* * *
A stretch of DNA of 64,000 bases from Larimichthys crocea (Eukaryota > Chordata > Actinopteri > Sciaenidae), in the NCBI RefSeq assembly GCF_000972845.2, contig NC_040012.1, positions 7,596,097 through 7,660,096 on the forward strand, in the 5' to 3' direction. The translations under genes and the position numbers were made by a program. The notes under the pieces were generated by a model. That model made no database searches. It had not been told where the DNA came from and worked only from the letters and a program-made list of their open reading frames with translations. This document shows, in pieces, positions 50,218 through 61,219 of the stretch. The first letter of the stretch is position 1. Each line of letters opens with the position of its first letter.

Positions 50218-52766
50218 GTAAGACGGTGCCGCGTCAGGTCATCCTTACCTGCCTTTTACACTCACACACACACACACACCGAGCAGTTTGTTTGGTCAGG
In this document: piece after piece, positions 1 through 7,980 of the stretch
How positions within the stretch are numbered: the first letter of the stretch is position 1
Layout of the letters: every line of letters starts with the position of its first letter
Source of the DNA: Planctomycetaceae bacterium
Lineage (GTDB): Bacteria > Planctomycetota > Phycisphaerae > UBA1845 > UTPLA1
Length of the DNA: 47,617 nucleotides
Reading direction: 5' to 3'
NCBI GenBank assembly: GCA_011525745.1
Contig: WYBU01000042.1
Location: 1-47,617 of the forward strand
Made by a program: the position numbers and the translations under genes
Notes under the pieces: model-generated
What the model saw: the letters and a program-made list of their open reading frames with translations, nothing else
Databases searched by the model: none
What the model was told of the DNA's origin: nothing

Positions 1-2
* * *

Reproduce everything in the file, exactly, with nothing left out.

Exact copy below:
A stretch of DNA of 64,000 bases from Larimichthys crocea (Eukaryota > Chordata > Actinopteri > Sciaenidae), in the NCBI RefSeq assembly GCF_000972845.2, contig NC_040012.1, positions 7,596,097 through 7,660,096 on the forward strand, in the 5' to 3' direction. The translations under genes and the position numbers were made by a program. The notes under the pieces were generated by a model. That model made no database searches. It had not been told where the DNA came from and worked only from the letters and a program-made list of their open reading frames with translations. This document shows, in pieces, positions 50,218 through 61,219 of the stretch. The first letter of the stretch is position 1. Each line of letters opens with the position of its first letter.

Positions 50218-52766
50218 GTAAGACGGTGCCGCGTCAGGTCATCCTTACCTGCCTTTTACACTCACACACACACACACACCGAGCAGTTTGTTTGGTCAGG
In this document: piece after piece, positions 1 through 7,980 of the stretch
How positions within the stretch are numbered: the first letter of the stretch is position 1
Layout of the letters: every line of letters starts with the position of its first letter
Source of the DNA: Planctomycetaceae bacterium
Lineage (GTDB): Bacteria > Planctomycetota > Phycisphaerae > UBA1845 > UTPLA1
Length of the DNA: 47,617 nucleotides
Reading direction: 5' to 3'
NCBI GenBank assembly: GCA_011525745.1
Contig: WYBU01000042.1
Location: 1-47,617 of the forward strand
Made by a program: the position numbers and the translations under genes
Notes under the pieces: model-generated
What the model saw: the letters and a program-made list of their open reading frames with translations, nothing else
Databases searched by the model: none
What the model was told of the DNA's origin: nothing

Positions 1-2